- "Royal wedding: Prince William marries in Irish Guards red". Telegraph.co.uk. 29 April 2011. Retrieved 1 May 2016.
- "Cambridge University Heraldic and Genealogical Society - Orders of Chivalry". cam.ac.uk. Archived from the original on 12 January 2003. Retrieved 25 October 2010.
- "Combat Infantryman's Course – Foot Guards". Ministry of Defence. Retrieved 27 April 2014.
- "Regimental mascots - Irish Guards 1902-1910". Retrieved 26 December 2015.
- "Irish Guards calling for 'honourable' retirement for Irish wolfhound Domhnall". The Independent. 22 April 2018. Retrieved 4 March 2020.
- "The Irish Guards - St Patrick's Day". Archived from the original on 8 November 2015. Retrieved 26 December 2015.
- "Prince William fills in for Kate as he presents Irish Guards with St Patrick's Day shamrock". The Daily Telegraph. London, UK. Archived from the original on 17 March 2016.
- "Duchess of Cambridge presents shamrocks to Irish Guards". BBC. 17 March 2012. Retrieved 16 August 2020.
- The Duke of Cambridge Joins the Irish Guards at the St Patrick´s Day Parade. (17 March 2016) Royal.uk. Retrieved 8 January 2019
- "Queen Mother greets Irish Guards". BBC. London, UK.
- "Irish Guards". Regiments.org. Archived from the original on 28 October 2005. Retrieved 8 February 2019.
- "Europe's Last VC — Guardsman Edward Charlton", After the Battle (magazine) No. 49, 1985. Contains additional memoirs of the surviving Irish Guards officers and men and German officers which correct the original citation.
- "No. 36136". The London Gazette (Supplement). 13 August 1943. p. 3689.
- "No. 31178". The London Gazette. 11 February 1919. pp. 2249–2250.
- "No. 30338". The London Gazette (Supplement). 16 October 1917. p. 10678.
- "No. 29074". The London Gazette (Supplement). 16 February 1915. p. 1700.
- "No. 30338". The London Gazette (Supplement). 16 October 1917. pp. 10678–10679.
- "No. 28533". The London Gazette. 22 September 1911. p. 6950.
- World War 1 through a lens Archived 6 August 2017 at the Wayback Machine by EE O'Donnell SJ, The Irish Catholic, 7 August 2014.
- "No. 49156". The London Gazette (Supplement). 1 November 1982. p. 14267.
- "Lord Moyola". The Daily Telegraph. London. 20 May 2002. Archived from the original on 27 April 2006.
- "Le Grand-Duc Jean - Cour Grand-Ducale de Luxembourg - Famille grand-ducale". www.monarchie.lu. Retrieved 21 January 2016.
- Sojourn in Silesia: 1940–1945: Amazon.co.uk: Arthur Charles Evans CBE, Catherine Aldous, Pat McNeill: 9781898030829: Books. ASIN 1898030820.
- "Obituary - Sir John Gorman". The Daily Telegraph. 28 May 2014. Retrieved 28 March 2015.
- "No. 29070". The London Gazette. 16 February 1915. p. 1565.
- "Patrick Leigh Fermor (obituary)". The Daily Telegraph. London. 10 June 2011.
- Telegraph Obituaries (21 January 2019). "Nigel 'Nosher' Morgan". The Telegraph. Retrieved 7 March 2020.
- Kipling, Rudyard (1923). The Irish Guards in the Great War. Macmillan.
- Ó hEithir, Breandán, An Chaint sa tSráidbhaile. Comhar Teoranta, 1991, p. 164. ISBN 978-0-631-23580-4
- "Vandeleur, Joe". unithistories.com. Retrieved 4 February 2020.
- "Vandeleur, Giles Alexander Meysey". unithistories.com. Retrieved 4 February 2020.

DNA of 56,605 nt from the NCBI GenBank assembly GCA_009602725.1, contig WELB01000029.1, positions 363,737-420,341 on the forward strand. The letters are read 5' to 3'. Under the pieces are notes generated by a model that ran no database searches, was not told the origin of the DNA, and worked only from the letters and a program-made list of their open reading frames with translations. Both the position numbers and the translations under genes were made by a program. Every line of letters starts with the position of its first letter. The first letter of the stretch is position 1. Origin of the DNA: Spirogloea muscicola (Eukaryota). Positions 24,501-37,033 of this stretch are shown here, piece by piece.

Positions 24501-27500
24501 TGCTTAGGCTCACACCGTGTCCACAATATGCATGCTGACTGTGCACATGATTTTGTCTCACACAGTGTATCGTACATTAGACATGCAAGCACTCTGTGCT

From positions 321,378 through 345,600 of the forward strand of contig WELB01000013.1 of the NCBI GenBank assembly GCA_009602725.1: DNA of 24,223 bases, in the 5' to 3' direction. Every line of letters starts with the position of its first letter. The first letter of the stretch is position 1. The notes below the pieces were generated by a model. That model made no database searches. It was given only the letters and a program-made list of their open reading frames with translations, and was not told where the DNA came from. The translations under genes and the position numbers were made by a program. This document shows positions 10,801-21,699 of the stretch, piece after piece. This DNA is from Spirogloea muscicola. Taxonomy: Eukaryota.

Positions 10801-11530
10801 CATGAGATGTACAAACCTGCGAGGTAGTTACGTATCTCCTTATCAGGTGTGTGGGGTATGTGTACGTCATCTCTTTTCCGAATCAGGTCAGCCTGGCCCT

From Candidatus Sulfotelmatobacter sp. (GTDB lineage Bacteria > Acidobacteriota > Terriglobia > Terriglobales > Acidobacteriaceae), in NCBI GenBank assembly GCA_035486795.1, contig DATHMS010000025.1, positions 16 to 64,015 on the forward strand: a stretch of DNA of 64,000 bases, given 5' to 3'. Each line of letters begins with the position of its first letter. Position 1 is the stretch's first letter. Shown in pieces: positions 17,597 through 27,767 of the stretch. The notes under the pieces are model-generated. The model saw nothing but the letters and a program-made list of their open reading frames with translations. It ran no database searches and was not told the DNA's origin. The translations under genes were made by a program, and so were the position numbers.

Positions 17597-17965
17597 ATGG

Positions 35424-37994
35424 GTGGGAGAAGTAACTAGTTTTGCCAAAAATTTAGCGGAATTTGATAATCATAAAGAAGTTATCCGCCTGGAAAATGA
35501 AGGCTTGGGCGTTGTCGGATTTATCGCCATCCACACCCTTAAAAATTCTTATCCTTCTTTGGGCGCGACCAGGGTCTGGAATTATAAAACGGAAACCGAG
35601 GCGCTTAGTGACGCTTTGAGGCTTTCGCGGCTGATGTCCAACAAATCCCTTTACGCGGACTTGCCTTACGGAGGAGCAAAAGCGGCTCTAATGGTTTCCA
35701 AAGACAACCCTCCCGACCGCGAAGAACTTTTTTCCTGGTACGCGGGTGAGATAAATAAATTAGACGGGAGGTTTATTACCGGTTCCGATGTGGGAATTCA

- "The Irish Guards - A Brief History, 1980 to The Present Day". Archived from the original on 25 July 2003. Retrieved 26 December 2015.
- "No. 56020". The London Gazette (1st supplement). 7 November 2000. p. 12480.
- "Prince William becomes Colonel of the Irish Guards". The Telegraph. 10 February 2011. Retrieved 10 February 2011.
- Regiments and Commanding Officers, 1960–.
- "Montserrat Defence Force Hosting Irish Guards and MOD Officials". Discover Montserrat. 28 January 2019. Retrieved 17 September 2020.
- Adams, Jack (1989). The Doomed Expedition: The Campaign in Norway, 1940. Pen and Sword. ISBN 978-0850520361.
- "No 1 (Guards) Independent Parachute Company". ParaData. Retrieved 10 January 2013.
- The Long, Long Trail – Irish Guards
- Irish Guards.org.uk
- Verney, Peter (1970). The Micks: The Story of the Irish Guards. Peter Davis. ISBN 0-432-18650-6.
- Johnstone, Thomas (1992). Orange and Green and Khaki: The Story of the Irish Regiments in the Great War, 1914–18. Dublin: Gill and MacMillen. ISBN 978-0-7171-1994-3.
- Harris, R. G. (1988). The Irish Regiments: A Pictorial History, 1683–1987. Tunbridge Wells, Kent: Nutshell. ISBN 1-871876-00-1.
- Harris, Henry (1968). The Irish Regiments in the First World War. Cork: Mercier Press.
- Murphy, David (2007). Irish Regiments in the World Wars. Oxford: Osprey. ISBN 978-1-84603-015-4.
- Kipling, Rudyard (1923). The Irish Guards in the Great War. London.
- Wilkinson, Peter; Astley, Joan Bright (2010). Gubbins and SOE. Barnsley: Pen & Sword Military. ISBN 978-1-84884-421-6.
- Ellis, Major L. F. (2004) [1st. pub. HMSO 1954]. Butler, J. R. M. (ed.). The War in France and Flanders 1939–1940. History of the Second World War United Kingdom Military Series. Naval & Military Press. ISBN 978-1-84574-056-6. Retrieved 29 June 2015.
- Randel, R. A., Major P. B. (2006) . Wilson, Major D. B. (ed.). A short history of 30 Corps in the European Campaign 1944–1945. Crawford, W. H. (illustrator). MLRS Books. ISBN 978-1-905973-69-9.
- Ryan, Cornelius (1999) , A Bridge Too Far, Wordsworth Editions, ISBN 978-1-84022-213-5
- Whiting, Charles (2002). Monty's Greatest Victory: The Drive for the Baltic April – May 1945. Pen & Sword Books. p. 84. ISBN 0-85052-909-3.
- d'Este, Carlo (1991). Fatal Decision: Anzio and the Battle for Rome. New York: Harper. ISBN 0-06-015890-5.
|Wikimedia Commons has media related to Irish Guards.|